Woah, time has flown by...
So Christmas and New Year have passed and looking back, I'm glad I got some good solid induction in before Christmas. I've not yet been back to PCA (more on why to come) since my print room inductions (which were very exciting: great facilities for sure), and getting them under my belt has meant that the planning of my dossiers is well under way.
Since being back from the winter break I've been very busy trying to earn my way back into the green (via the call centre, PrtScrPress, and some workshops), this has meant I haven't had much time to actually get myself down to PCA. Also, I've spent the last two weeks doing my new quarterly commitment of producing the Loophole Supplements, these are now at the stage of being complete meaning that I'm now free for the next month and a half (on Wednesdays and Fridays thanks to my new shift pattern at the call centre) to concentrate on Public Notice.
Work/work balance aside, I've also been busy with developing much of the backbone to Public Notice. I've created the first 'work' (planning notice), which was placed in Haldon Forest a few weeks back. It was made from air-drying clay and white acrylic paint and proposed a ludricous plan for the soil network underneath Haldon's trees. More will become clear if you see the pic, also once the work is in the dossiers (and on the website). Until then I'm staying schtum.
I've decided that the notices are going to take three forms in all:
The three forms are going to be used in different scenarios, depending on the context and aim of the notice. The clay ones are strong handmade objects and contrast completely with the feel of laser cut perspex, they offer up the chance for an aesthetic or conceptual choice for the most planned notices. The Riso print notices will be for 'on the spot' notices, these will be for far away or spontaneous works.
I've also finished the design of the logo for the Dept, see my image gallery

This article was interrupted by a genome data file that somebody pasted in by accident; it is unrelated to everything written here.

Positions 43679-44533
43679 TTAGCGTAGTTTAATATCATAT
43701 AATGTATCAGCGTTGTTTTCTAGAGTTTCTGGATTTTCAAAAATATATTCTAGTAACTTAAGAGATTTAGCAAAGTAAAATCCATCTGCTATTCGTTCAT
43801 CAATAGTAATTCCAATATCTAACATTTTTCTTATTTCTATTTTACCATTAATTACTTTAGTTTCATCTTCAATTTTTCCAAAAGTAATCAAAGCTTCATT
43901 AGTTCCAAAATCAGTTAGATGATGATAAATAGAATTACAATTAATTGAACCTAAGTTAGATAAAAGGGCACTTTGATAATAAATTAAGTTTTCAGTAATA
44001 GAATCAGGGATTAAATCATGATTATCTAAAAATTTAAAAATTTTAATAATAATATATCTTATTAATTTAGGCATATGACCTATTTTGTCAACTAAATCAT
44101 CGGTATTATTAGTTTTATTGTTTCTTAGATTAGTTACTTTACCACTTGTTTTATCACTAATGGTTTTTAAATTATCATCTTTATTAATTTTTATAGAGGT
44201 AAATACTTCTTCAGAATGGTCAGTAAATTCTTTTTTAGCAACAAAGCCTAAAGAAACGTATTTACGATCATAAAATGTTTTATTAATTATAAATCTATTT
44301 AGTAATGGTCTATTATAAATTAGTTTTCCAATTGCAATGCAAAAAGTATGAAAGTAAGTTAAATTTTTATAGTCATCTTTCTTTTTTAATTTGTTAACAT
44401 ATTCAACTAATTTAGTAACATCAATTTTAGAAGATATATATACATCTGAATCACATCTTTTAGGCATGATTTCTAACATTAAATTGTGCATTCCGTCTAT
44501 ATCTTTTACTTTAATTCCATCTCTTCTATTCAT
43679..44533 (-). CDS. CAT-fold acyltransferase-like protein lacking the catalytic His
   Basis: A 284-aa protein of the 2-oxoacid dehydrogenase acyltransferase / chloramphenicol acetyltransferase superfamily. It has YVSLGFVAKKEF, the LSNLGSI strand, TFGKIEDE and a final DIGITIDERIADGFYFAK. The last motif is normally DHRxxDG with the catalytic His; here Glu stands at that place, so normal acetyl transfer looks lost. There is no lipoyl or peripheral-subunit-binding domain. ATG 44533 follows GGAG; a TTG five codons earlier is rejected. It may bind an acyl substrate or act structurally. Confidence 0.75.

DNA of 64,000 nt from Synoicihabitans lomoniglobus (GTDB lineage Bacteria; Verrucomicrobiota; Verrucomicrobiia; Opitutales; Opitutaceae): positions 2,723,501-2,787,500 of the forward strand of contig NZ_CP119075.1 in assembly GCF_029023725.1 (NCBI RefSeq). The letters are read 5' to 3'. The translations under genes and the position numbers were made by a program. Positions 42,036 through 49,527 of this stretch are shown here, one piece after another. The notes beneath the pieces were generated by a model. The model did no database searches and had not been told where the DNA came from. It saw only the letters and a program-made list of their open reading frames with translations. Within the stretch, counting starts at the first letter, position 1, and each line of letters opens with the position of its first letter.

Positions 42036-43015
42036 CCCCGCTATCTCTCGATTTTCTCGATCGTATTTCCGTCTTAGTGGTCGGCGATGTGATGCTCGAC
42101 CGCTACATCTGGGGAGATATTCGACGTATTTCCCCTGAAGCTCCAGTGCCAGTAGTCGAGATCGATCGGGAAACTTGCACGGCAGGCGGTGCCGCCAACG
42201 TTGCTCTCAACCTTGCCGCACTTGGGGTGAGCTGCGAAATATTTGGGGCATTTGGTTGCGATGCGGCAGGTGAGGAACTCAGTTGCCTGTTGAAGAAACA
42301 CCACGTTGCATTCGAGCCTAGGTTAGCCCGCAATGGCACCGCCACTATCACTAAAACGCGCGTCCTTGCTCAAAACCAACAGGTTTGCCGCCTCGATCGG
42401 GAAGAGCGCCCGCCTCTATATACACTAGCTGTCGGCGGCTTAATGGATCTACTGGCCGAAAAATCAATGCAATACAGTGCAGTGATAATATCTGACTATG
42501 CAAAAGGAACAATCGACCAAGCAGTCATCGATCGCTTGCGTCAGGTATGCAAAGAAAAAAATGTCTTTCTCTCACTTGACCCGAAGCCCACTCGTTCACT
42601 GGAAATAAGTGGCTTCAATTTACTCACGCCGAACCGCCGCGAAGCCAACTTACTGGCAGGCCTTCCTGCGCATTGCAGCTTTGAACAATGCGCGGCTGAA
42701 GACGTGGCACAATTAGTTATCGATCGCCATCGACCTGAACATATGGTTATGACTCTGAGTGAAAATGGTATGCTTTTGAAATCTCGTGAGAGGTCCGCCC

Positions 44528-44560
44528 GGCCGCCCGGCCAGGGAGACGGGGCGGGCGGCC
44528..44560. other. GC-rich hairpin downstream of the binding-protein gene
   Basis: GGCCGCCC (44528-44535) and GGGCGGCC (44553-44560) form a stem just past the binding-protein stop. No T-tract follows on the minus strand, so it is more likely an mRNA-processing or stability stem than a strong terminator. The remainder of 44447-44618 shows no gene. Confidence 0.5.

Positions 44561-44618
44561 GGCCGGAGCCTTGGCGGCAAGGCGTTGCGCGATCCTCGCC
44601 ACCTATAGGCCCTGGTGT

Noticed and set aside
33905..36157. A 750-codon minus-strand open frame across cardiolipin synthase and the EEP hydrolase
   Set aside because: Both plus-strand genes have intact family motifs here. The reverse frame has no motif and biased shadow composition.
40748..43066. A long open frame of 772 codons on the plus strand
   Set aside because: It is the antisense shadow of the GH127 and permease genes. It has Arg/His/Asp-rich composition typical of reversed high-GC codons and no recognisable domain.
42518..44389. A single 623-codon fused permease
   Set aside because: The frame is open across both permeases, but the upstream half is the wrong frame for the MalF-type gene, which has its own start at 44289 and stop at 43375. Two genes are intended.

On a related but separate note, the dossier's cover materials and design are all purchased, complete and waiting. The covers are going to be plywood (3.5mm) this choice is based on a variety of reasons:
Anyways, I feel that's enough updates for now. More will follow.
I plan to be in PCA this Friday (to get to grips/get used to screenprintin) and then Wednesday, Thursday, Friday of next week too. My aim is to get the dossier covers printed and possibly laser cut too (this depends on a few factors, but aim high I say).
Once this is complete, I will then be straight onto thinking through the next way to use the PCA facilities. That workshop idea needs following up for one...
I spoke to a lady on Twitter yesterday who runs a lovely interview site called 'Drowning Dogs'. It's named after a dog that is in one of Goya's Black Paintings. After complimenting her on this name, I then mentioned that if it is a metaphor for artists trying to keep their head above water and sustain their practice, then I feel more like a chihuahua in a washing machine. At least I'll smell clean once this cycle has finished.
Yesterday I made my second trip to PCA to get my affairs in order before we reach the Xmas break and I begin to panic at my lack of progress.
It was a great trip, both internally (project development wise) and externally (in meeting people and making connections).
I've now got a time booked in, next Friday, to have a full induction to the print room in PCA. I met with Emma Gribbles (Head of the Dept.) yesterday to discuss my plans, it went very well. I left with a new burst of development for the project's route forwards. My main aim in this meeting was to lay out my intention of getting use of the screenprinting facilities before Xmas is upon us, in order for me to create the 'dossiers' that will be the backbone of the project. Turns out, the screenprinting possibilities are much wider than I foresaw! Not only can I screenprint in colour (as I'd expect) but they use flock, metallic paints, glosses, and more. And all of this is available to me! Hearing this made the design for the cover explode in my mind, I can almost see it forming!
This news was bolstered by Emma informing me that I'll also have full access (dependent on my level of ineptitude) to the laser cutting equipment! This is a-mazing... A real opportunity I am going to grasp, probably not only for my main project.
All in all my first meeting with the print crew was very encouraging and I can see myself fitting in well within their schedule and hopefully gaining some insight into what the students there are up to as well.
I also met once again with Jason, the AA2A program leader for PCA. It was only a short meet as I was introduced to a whole range of staff, including a chap called Benjamin Wright, a fellow Riso user. It was great to hear he has the same passions and difficulties with using these old machines (we can't afford the newbies...). We discussed ways to develop the Riso ink range (something I'm sure the whole Riso community is toying with), it was good to know I wasn't alone in doing this!